Then I started on his hat - which is going to work up really quickly.  He loves LOVES LOVES to be warm and cozy - so he will probably need several hats to get him through the cooler weather. Yeah!

In the photo, the brim has been brought up to the center and knit off giving a nice, double knit brim. (Check out the various You-Tube videos to see how this technique is accomplished). 

Thanks for stopping by.

Note, at this point I am not going to move my loom knit projects from Altered Scrapbooking over to this blog. If you are curious, look to the labels on the right side of that blog and you can click on Loom Knitting, or Knifty Knitter to see those projects.

Friday, September 21, 2012

Making Another Set

I finished loom knitting the hat to match the baby boy stroller blanket, and tried it on our Grandson yesterday. It fit perfectly (he is 2 months old) and was soooooo cute. I'm going to make another one this weekend, this one for Ethan.

Good thing, as I forgot to take a picture of the hat and blanket together - and hubby delivered the gift to the proud father this morning.

Our daughter also loved the stroller blanket, saying it was such a handy size and she would love one. So! I get to make another one.  :-) I don't have enough of that lovely green/blue/yellow yarn left to do a blanket with the border and a hat, so I'm going to get creative.

Will post pictures soon.

Wednesday, September 19, 2012

Mobius Twist Narrow Cowl

If you follow my other blog (Altered Scrapbooking) you will know that my friend Sue and I pop a card or paper crafting project in the mail to each other the first of every month.  This month, Sue is celebrating a birthday so I wanted to knit her something.

That something turned out to be a drop-stitch, narrow cowl with a Mobius Twist.

I didn't want the cowl to be too wide, as the sparkly mohair yarn might be too 'tickly' around the neck.  This way it can hang down the front of a sweater, blouse, or even a coat. The twist allows it to hang very nicely.

Once the cowl was as long as I wanted it, I carefully twisted the cast on edge once then brought that edge back up and put each stitch back on the pegs over the last row I'd just knitted. Each of those pegs then had 2 loops. I knit over, then cast off. Once again, no sewing together - gotta love that!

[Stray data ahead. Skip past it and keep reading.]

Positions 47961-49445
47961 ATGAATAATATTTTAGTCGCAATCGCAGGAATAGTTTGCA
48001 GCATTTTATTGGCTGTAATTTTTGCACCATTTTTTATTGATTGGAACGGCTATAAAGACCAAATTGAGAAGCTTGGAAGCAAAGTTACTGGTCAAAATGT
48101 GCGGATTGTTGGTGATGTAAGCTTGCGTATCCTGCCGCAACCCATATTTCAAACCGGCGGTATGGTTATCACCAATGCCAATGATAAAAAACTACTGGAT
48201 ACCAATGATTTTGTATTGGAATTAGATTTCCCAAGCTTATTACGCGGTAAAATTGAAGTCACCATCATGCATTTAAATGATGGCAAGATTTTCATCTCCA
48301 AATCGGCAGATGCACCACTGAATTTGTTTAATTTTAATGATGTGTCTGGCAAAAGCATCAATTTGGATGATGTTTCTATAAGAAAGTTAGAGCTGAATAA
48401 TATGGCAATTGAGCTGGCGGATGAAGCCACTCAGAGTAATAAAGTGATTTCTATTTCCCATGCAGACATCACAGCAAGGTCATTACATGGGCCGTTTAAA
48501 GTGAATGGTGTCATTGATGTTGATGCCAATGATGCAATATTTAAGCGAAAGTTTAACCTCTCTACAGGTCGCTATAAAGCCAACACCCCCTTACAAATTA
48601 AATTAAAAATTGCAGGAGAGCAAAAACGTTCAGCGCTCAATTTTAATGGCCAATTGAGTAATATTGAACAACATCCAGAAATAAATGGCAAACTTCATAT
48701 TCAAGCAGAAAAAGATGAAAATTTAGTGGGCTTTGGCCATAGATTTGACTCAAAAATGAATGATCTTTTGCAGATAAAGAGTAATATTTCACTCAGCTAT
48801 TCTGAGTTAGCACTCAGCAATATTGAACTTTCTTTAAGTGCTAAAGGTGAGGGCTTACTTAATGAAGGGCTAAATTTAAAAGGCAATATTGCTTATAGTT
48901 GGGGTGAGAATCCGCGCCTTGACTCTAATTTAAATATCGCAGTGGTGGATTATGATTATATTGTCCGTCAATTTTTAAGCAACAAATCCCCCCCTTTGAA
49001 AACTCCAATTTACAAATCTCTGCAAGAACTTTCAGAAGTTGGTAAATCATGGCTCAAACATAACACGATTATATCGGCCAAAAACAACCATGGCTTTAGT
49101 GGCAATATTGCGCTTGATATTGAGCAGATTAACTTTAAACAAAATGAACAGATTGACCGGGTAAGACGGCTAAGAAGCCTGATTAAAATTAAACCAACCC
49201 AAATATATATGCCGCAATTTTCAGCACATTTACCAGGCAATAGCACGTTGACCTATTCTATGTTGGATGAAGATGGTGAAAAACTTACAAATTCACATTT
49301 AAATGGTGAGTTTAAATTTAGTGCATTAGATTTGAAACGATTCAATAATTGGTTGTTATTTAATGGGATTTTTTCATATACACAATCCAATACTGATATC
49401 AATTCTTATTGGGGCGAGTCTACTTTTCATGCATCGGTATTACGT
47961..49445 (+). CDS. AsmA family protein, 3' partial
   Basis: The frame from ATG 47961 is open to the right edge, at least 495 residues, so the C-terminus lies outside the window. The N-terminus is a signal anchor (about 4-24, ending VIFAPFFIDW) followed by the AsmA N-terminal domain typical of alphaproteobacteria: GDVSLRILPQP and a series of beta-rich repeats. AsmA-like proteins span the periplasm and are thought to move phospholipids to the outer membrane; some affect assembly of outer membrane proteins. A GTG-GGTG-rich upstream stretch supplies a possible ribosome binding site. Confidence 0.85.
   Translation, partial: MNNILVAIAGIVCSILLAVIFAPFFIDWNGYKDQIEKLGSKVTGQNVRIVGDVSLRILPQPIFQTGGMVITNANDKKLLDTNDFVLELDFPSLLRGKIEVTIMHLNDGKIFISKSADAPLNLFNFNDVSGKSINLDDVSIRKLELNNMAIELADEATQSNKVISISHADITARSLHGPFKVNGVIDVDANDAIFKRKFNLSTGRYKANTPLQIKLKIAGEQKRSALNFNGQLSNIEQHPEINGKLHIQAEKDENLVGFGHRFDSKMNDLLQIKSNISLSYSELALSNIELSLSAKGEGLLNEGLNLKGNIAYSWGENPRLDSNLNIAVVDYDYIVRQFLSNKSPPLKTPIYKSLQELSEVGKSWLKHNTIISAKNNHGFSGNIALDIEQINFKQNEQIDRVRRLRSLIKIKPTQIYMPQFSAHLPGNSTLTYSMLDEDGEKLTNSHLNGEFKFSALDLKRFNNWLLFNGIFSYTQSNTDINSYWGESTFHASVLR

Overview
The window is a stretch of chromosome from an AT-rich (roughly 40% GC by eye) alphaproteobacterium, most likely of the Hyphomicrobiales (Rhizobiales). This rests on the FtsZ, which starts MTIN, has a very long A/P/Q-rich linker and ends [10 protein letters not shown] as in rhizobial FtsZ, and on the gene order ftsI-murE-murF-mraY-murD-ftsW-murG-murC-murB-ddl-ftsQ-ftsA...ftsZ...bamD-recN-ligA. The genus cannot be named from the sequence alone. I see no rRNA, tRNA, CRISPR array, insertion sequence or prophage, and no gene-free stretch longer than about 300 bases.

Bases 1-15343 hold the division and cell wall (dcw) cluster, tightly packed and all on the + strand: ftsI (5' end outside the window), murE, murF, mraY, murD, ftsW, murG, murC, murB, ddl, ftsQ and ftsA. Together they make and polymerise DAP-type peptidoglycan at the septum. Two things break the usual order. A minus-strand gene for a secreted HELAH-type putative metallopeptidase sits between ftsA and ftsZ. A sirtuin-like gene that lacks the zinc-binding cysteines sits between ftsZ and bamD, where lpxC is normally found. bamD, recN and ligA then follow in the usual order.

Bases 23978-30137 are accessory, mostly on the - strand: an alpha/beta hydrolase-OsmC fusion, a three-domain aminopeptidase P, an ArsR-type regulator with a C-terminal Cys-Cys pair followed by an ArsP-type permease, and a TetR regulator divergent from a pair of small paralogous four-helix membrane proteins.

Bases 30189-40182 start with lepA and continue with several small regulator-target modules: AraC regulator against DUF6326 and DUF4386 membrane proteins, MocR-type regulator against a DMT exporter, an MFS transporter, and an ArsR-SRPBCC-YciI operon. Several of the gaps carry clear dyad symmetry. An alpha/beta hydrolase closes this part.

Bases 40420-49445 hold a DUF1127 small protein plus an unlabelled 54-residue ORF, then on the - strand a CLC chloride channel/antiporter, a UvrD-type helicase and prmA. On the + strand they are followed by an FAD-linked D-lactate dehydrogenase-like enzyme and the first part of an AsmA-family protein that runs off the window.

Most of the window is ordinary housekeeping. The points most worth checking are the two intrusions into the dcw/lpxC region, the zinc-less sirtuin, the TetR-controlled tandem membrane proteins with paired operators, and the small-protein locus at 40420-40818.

I used a combination of a beautiful sparkly mohair yarn and a ribbon yarn**, and the blue Knifty Knitter loom. That is the smallest one in the package and probably the one I use the most. It is a great size for dish cloth's and scarves!

** Ha ha, I can hoard pretty yarns as easily as I can scrapbook supplies. Both of these were from my stash.

Note, at this point I am not going to move my loom knit projects from Altered Scrapbooking over to this blog. If you are curious, look to the labels on the right side of that blog and you can click on Loom Knitting, or Knifty Knitter to see those projects.

Thanks for stopping by.

Monday, September 17, 2012

Finished Baby Boy Stroller Blanket

I finished the stroller blanket last night, and I couldn't be happier with it!

The finished size is approx 23" wide by 26" long, including the crochet border. I did 3 rows of single crochet around the outside edges once it was cast off the loom, then crochet a scallopy border as well. I really think the borders were necessary, although another time I would try to knit a stockinette or seed stitch border right onto the blanket then crochet the scallop edge afterwards. Not on this size loom though, as the blanket is JUST big enough.

I was a little concerned about the pattern stitch when I started. See the big gap in the photo below? Where the unwrapped peg is? I thought it was such a big, loose gap that a baby could get fingers or toes tangled in it.

I'm so glad I continued on though, as in the photo below - you can see how much that gap closes and the knitting gets longer and further from the loom.

Here is a close-up of the corner, showing the 3 rows of single crochet and the crochet border too. I think I will loom knit a little hat to go with this, but even without the hat - this stroller blanket is a gift I am very proud to give. (And I even like the 'wrong' side, now that it is all finished!!)

I will have to wait a little to knit the hat though. One of the reasons I don't needle knit or crochet is because it really hurts my 'tennis elbow'. With adding all that crochet on the border, my arm is quite sore today. 

Thanks for stopping by.

**Note, at this point I am not going to move my loom knit projects from Altered Scrapbooking over to this blog. If you are curious, look to the labels on the right side of that blog and you can click on Loom Knitting, or Knifty Knitter to see those projects. 

Sunday, September 16, 2012